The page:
Last fall’s Republican congressional victories, coupled with growing concern over the federal budget deficit and periodic crises related to government shutdowns and debt ceilings, have brought tax policy back to the forefront of public policy debates.

We need to raise taxes on the fat cats say some, while others propose cuts in government spending. We need to be fair. We need to create jobs. We need to confront the reality of unrealistic promises coming due. We need to protect the most vulnerable among us.

As with all such debates, the issues soon become extraordinarily complicated, and competing advocates become increasingly strident.

As in all matters of tax policy, it is important to begin by focusing clearly on two basic facts — the base and the rate.

First, what is it we are going to tax? Second, what rates are we going to apply to potential taxpayers.

In our municipalities, the distinction is quite clear. We tax real estate, and we apply the same rate to all property owners. The debates are quite distinct.

We say to the assessor, “You think my property is worth WHAT!” And we say to the town manager, “You want to spend WHAT for a new Town Hall!”

With our federal income tax, in theory, the base is the income we earn and the rate is whatever rate we decide is “fair” — generally some percentage that rises as income goes up.

Unfortunately, both the idea of a clearly defined and universally understood base — think property value — has been lost in a muddle of credits, exemptions, deductions and rebates.

In 2008, the most recent year for which IRS statistics are available, approximately 142 million individuals and families filed federal income tax returns reporting a total adjusted gross income of nearly $8.3 trillion.

Of these returns, however, only slightly more than 90 million actually paid income taxes. Approximately 52 million filing returns paid no taxes.

Dividing the slightly more than $1 trillion in taxes collected by the 90 million paying returns yields an average tax per return of approximately $11,400.

If we divided the same $1 trillion in taxes by the 142 million who actually filed returns, the average tax would be about $7,200.

In other words, we’ve got about a $4,200 credit/exemption/deduction — call it what you will — spread out unevenly across all income levels before we even get to a discussion of rates.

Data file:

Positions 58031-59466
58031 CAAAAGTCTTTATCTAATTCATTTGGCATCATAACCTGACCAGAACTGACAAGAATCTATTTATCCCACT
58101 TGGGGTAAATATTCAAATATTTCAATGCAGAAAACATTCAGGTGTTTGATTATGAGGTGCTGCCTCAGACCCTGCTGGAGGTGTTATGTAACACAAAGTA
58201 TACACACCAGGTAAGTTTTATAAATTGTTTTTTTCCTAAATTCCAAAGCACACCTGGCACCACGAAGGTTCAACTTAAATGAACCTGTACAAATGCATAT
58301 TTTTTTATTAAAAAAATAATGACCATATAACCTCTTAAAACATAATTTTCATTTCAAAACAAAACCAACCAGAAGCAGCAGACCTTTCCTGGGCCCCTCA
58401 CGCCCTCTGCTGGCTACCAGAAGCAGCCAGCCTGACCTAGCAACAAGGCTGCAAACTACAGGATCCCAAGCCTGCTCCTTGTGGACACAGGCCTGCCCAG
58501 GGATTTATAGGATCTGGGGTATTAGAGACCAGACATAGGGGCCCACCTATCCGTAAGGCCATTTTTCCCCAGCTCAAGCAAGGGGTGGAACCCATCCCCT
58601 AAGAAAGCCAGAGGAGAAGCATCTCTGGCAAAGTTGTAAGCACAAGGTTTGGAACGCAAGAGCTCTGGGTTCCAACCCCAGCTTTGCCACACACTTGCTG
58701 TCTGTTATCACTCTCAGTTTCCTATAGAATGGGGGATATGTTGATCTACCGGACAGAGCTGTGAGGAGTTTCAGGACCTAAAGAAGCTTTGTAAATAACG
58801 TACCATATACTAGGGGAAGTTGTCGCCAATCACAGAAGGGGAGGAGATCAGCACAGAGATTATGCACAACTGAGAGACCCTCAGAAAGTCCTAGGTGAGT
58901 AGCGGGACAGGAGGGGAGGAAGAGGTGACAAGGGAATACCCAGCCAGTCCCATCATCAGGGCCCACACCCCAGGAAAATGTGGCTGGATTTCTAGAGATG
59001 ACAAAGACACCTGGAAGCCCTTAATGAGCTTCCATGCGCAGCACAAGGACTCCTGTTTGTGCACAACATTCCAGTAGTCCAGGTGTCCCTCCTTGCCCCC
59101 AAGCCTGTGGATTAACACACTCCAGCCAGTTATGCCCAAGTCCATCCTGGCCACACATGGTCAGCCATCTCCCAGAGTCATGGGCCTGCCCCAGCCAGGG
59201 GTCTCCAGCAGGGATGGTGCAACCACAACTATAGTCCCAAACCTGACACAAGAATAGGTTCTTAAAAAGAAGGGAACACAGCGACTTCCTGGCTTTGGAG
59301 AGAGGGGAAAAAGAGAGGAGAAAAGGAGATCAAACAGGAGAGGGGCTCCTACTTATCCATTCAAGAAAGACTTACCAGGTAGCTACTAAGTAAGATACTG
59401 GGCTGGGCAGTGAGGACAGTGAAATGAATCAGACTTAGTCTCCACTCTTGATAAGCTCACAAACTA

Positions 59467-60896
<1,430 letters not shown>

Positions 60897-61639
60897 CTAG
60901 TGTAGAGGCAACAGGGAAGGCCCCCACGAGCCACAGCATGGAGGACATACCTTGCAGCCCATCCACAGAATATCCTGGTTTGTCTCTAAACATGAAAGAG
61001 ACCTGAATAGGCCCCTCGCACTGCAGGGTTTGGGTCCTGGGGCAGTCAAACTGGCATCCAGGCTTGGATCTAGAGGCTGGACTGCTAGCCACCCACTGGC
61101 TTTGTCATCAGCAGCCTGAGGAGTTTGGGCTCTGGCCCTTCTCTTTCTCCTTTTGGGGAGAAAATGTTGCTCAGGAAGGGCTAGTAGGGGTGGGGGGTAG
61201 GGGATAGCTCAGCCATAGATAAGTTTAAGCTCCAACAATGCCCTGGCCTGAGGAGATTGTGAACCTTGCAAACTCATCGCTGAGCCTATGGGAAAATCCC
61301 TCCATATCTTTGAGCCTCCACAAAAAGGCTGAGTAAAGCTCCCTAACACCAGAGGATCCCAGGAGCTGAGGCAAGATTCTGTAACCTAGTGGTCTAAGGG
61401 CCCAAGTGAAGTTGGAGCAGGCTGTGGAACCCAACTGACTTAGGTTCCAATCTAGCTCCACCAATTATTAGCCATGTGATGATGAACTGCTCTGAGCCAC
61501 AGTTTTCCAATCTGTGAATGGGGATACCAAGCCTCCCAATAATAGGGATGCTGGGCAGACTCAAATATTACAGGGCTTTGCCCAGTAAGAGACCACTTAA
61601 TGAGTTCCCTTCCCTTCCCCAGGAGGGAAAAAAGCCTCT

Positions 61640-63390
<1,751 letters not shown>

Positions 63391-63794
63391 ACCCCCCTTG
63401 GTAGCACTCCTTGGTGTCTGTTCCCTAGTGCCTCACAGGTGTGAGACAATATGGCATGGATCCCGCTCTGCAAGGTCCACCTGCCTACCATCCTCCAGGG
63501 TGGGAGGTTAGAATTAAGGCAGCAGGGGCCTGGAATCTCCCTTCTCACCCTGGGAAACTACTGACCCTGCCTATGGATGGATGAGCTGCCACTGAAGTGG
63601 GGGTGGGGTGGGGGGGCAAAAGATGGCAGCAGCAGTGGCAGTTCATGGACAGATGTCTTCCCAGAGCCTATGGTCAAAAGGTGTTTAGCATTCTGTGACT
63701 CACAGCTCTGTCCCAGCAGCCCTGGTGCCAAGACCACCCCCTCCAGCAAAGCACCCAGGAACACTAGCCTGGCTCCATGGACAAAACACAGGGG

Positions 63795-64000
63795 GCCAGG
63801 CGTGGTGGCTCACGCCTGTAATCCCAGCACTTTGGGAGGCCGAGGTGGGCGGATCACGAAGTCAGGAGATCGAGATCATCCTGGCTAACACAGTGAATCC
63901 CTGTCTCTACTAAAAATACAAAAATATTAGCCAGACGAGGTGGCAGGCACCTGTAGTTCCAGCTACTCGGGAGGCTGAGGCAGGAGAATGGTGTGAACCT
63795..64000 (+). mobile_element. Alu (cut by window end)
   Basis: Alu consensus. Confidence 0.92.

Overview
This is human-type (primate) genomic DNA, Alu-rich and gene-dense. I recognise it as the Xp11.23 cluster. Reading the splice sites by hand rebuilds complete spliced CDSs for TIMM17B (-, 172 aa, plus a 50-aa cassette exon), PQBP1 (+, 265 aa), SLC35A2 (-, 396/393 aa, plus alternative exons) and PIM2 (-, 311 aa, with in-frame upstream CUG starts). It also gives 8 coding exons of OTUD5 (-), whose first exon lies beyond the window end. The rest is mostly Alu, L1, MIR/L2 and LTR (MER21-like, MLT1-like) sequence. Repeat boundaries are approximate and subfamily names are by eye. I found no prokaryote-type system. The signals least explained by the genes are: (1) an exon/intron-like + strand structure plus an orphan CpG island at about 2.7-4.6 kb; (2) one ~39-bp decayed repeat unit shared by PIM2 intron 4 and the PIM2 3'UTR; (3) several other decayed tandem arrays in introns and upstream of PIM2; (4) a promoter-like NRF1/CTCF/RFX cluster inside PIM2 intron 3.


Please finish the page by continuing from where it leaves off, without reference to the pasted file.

Imagine town meeting with a 36 percent homestead exemption composed of thousands of separate forms for special credits and deductions. Not a pretty thought. And it would certainly make the issue of deciding what rate to apply to the remaining taxable property take a back seat to the debate over who got what rebates, credits and exemptions.

And that is precisely why a debate over our federal taxes and spending will always generate more heat than light until we get serious about digging into this crucial distinction between base and rate.

Individuals and families reporting incomes of $1 to $5,000 paid federal income taxes of approximately $77 million. Dividing by the approximately 500,000 paying filers in this category, the average tax paid is $153. Dividing by the 11.6 million total reporting filers in this category, the average payment would be $7.

Is the $146 difference going to the non-paying filers “fair” or better than a rate calculated on adjusted gross income? Without a deep dive into the tax code, who knows?

At the other end of the scale, 13,480 individuals and families reported adjusted gross incomes of $10 million or more. Of these, 13,374 paid income taxes.

Was the $49,000 per return difference between the taxes per paying return and the taxes per reporting return “fair?” It’s hard to imagine how, but its rationale is clearly there somewhere in a tax code our elected representatives made into law.

Looking at taxes paid and adjusted gross income, our federal income tax system is broadly progressive.

Those in the $1 to $5,000 income tax category pay 0.3 percent of their collective adjusted gross incomes. This rate increases up to those in the $500,000 to $1 million range, who pay 23.9 percent of adjusted gross income.

At higher income levels, the rate remains at about 24 percent before dropping to about 21 percent for the 13,374 in the $10 million plus category. Is this system “fair?” Who knows, because, as we have seen, taxes paid aren’t based on adjusted gross income but on a vastly different base called “taxable” income whose determination has nothing to do with tax rates.

So what’s the solution?

Simplicity. Drop the complicating, lobbyist generating, tax calculation industry supporting, financial crisis inducing difference between gross income and taxable income and start a discussion of fairness around the current flat tax rate of 12 percent.

How much less than 12 percent should those in the $1 to $5,000 category pay? How much more than 12 percent should those in the $10 million plus category pay?

And, most importantly of all, how far down and up from the middle should the 12 percent rate extend?

Charles Lawton is senior economist for Planning Decisions, a public policy research firm. He can be reached at:

[email protected]